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Monday, 16 March 2015 18:00

New Guidance Issued for Employers Reimbursing Non-Group Health Insurance

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The IRS recently releasedIRS Notice 2015-17 to give more guidance to small employers (less than 50 full time equivalents) who do not offer healthcare coverage, but do reimburse employees for the cost of their premiums when those employees purchase health care coverage on their own.

The IRS gave previous guidance that defined Employer Payment Plans in IRS Notice 2013-54, and indicated that a stand-alone plan that directly paid for or reimbursed employees for health insurance obtained elsewhere (including Medicare), would not be compliant with the Affordable Care Act, and would be subject to an excise tax (Section 4980D) of up to $100 per employee per day.  

What does Notice 2015-17 accomplish and whom does it affect?

  1. Small Employers with an Employer Payment Plan will receive transition relief until July 1, 2015 from the Code 4980D Excise Tax, and from the responsibility to file Form 8928 (utilized to self-report violations and compute the penalty tax)
  2. Transitional relief will ONLY apply to small employers who are defined as an employer who is NOT considered Applicable Large Employers (ALEs) and does NOT average more than 50 full-time employee (including full-time equivalent employees)
  3. Transition relief will be extended to June 30, 2015. Beginning July 1, 2015, an employer who does not comply may be subject to the penalties

According to the Notice, “This relief does not extend to stand-alone HRAs or other arrangements to reimburse employees for medical expenses other than insurance premiums.” So, if your company has an arrangement where no group insurance is provided but actual out-of-pocket medical expenses are reimbursed, this plan should be discontinued immediately, and if needed, any violation after 1/1/2014 should be self reported.

Employers with Employer Payment Plans not currently in compliance with the market reforms should take the necessary steps now to bring their plans into compliance. 

In the past, many were under the belief that it was OK to reimburse for individual or Medicare Premiums as long as it was post tax.  Now, it’s clear this has changed, if the employer requires proof of purchase of coverage.  The IRS’s treatment of increases in employee compensation to assist with insurance cost is spelled out as follows:

  • Employers who increase an employee’s taxable compensation and do not require that the additional compensation be used to purchase health insurance coverage do NOT create an Employer Payment Plan and are NOT considered to have a group health plan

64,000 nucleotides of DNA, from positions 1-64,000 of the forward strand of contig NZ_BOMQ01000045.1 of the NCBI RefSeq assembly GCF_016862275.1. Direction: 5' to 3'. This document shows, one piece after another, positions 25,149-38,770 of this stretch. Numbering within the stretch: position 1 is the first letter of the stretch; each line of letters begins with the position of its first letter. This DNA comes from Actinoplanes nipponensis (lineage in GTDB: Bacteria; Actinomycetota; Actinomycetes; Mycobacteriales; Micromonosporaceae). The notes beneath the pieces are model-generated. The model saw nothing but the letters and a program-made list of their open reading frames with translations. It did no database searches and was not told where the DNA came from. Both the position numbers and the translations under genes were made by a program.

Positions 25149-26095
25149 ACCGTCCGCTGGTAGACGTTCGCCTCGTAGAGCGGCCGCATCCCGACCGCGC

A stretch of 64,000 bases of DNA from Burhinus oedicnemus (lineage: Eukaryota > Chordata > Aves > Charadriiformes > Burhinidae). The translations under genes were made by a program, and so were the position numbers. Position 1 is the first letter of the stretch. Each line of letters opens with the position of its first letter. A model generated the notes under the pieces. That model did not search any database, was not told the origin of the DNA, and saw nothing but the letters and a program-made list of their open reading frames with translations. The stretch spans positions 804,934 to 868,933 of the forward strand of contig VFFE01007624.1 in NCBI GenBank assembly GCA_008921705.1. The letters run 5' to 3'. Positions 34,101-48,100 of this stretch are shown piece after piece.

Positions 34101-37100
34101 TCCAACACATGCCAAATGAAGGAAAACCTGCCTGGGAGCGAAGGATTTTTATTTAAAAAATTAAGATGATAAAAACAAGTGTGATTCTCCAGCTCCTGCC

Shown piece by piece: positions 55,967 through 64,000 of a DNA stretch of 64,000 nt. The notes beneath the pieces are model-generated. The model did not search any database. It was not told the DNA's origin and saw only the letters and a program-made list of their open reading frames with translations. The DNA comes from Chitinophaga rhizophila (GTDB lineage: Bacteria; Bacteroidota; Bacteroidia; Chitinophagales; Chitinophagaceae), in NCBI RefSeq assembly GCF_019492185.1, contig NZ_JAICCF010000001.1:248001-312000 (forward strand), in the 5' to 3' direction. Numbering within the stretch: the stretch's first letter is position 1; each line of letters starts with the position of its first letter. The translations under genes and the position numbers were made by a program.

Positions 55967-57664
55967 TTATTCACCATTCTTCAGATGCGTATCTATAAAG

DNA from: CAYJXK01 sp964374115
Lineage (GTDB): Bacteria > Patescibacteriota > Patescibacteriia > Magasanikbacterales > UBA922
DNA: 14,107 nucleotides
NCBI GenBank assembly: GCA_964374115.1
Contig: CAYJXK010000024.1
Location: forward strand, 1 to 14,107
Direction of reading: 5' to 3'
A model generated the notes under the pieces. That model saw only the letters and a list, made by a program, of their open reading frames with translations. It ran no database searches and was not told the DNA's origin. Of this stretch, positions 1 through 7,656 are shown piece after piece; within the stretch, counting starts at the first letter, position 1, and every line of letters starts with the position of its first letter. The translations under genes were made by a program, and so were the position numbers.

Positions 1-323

• If an employer requires that an employee uses the increased compensation to purchase health coverage, this does create an Employer Payment Plan and is subject to the excise tax (Section 4980D), EVEN if the payment is taxable

Medicare premium reimbursement arrangements (for Medicare Part B or D) for active employees are considered an Employer Payment Plan, and they are subject to the ACA market reforms if they cover two or more active employees. Thus, such reimbursement arrangements are not allowed.  Employers wishing to encourage employees over 65 to move over to Medicare may wish to consider a taxable and unconditional increase in compensation for those who opt off of the group medical plan, especially if more than one employee is affected.

The Notice also provided guidance for the tax treatment of the health insurance premiums of S-Corporation owners as well as certain Medicare and TRICARE-related reimbursements.  See the Notice itself for more details

Here are our recommendations:

  • Employers who have not been offering premium reimbursement plans need not take any action

  • Small employers who have been paying directly or reimbursing premiums for individual insurance contracts must stop doing so no later than June 30, 2015, to avoid the possibility of an excise tax (Section 4980D)

  • Employers who are paying Medicare premiums or reimbursement for more than one active employee should also cease this practice

  • If the employer wishes to continue helping employees with the cost of coverage, payments conditioned on proof of coverage should be converted to unconditional and taxable compensation increases

  • Employers with 50 or more Full Time Equivalent employees should immediately review any Employer Payment Plans to ensure they do not contain reimbursement for premiums and cease any pre- OR post-tax reimbursement practices they have in place

Disclaimer.  Please remember that the information we provide is not to be construed as legal advice. For further interpretation of how this topic specifically affects your group health plan, we always suggest checking with an ERISA attorney. 

 

Read 6270 times Last modified on Monday, 14 September 2020 20:18
Amy De Lorenzo

Amy Johnston is an Account Manager with extensive experience working with both large and small employers as a broker.  In addition to five years of broker experience prior to joining Fall River, she also brings eight years of insurance carrier expertise.  Amy is an expert on ERISA, the Affordable Care Act, and other compliance issues.

Ms. Johnston received a Bachelor of Arts degree in Communications from Colorado State University. She is a Colorado native from Steamboat Springs, and loves spending time in the mountains with her husband, two children, and Tucker the cocker spaniel. She enjoys snowshoeing, hiking, and philanthropy work to promote education.